Play Live Radio
Next Up:
0:00 0:00
Available On Air Stations

Increased Funding For Pedestrian Safety, Police Oversight Board In Latest City Budget Draft

cincinnati city hall
Jason Whitman
Cincinnati City Hall.

Projects initially left out of the Cincinnati budget are back on the table after negotiations in the Budget and Finance Committee Monday. Council members approved plans to prioritize pedestrian safety, as well as increase funding for the city's police oversight board.

City administrators say they identified about $1.2 million in the operating budget, and $1 million in the capital budget, that could still be allocated.

Committee members agreed to use $500,000 for pedestrian safety, adding to the $754,000 already allocated in the city manager's proposed budget.

Interim Council Member Steve Goodin says it's the number one topic of constituent complaints.

"Every neighborhood we go to we hear about the same problem intersections, lack of proper [road] grading, etc.," Goodin said.

The city manager's budget proposal also includes $400,000 for "street calming" with things like street humps, a program that hasn't been funded since fiscal year 2018.

Another $500,000 is slated for the Warsaw Avenue Creative Campus, where a youth orchestra is housed in East Price Hill. Council Member Betsy Sundermann says the project is $3 million short the total funding needed.

Several council members expressed support for the Citizen Complaint Authority's request for nearly $500,000 to hire four new staff members. The police oversight board has a backlog of more than a hundred cases.

Assistant City Manager Christopher Bigham says the administration is suggesting a $250,000 allocation for two new staff members.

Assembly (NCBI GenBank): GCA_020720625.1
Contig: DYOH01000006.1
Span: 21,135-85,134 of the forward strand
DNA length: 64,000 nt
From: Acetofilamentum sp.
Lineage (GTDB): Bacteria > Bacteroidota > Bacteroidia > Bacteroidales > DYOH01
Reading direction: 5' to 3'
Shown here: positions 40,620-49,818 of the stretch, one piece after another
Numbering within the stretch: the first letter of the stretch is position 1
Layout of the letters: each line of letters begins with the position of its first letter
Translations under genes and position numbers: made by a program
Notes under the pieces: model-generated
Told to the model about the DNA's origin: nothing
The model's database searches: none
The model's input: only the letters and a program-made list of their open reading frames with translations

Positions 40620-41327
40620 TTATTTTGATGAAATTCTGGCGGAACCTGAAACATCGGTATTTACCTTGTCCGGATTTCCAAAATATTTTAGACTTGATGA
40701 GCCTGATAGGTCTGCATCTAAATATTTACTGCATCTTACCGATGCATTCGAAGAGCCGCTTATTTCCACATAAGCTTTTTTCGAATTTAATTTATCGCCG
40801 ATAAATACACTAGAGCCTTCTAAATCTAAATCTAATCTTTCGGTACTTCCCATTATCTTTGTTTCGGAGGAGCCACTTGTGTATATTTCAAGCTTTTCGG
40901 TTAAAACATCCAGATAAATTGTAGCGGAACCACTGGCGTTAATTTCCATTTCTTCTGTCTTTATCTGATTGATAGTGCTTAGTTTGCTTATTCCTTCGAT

"Then in six months we would do an assessment," Bigham said. "We would see if the other two staff would be necessary."

The committee agreed to the reduced increase. CCA Director Gabe Davis has said new staff members are needed not just for the case backlog. Davis says the CCA is supposed to be doing more data and pattern analysis as well as community engagement.

Negotiations also revived two projects left out of the initial budget draft. Members agreed to use $500,000 for a new Playhouse in the Park facility already under construction. And the domestic violence response program DVERT, a project from the nonprofit Women Helping Women, is slated to get its full $250,000 request.

Other projects with initial approval Monday:

  • $100,000 for The Children's Home to support a job readiness workforce development program
  • $75,000 for a Black and Brown Artist Fund
  • $100,000 for the African American Chamber of Commerce (in addition to $325,000 already in the budget draft)
  • $20,000 for two "hackathons" – competitive events to find deficiencies in the city and ways to save the city money and resources

The committee also agreed to a motion from David Mann requesting the city only implement the first year of its proposed five-year water rate increase plan.

Council members will debate how to fund dozens of other budget requests at next week's committee meeting. The final budget is scheduled to be approved June 23.

Local Government Reporter with a particular focus on Cincinnati; experienced journalist in public radio and television throughout the Midwest. Enthusiastic about: civic engagement, public libraries, and urban planning.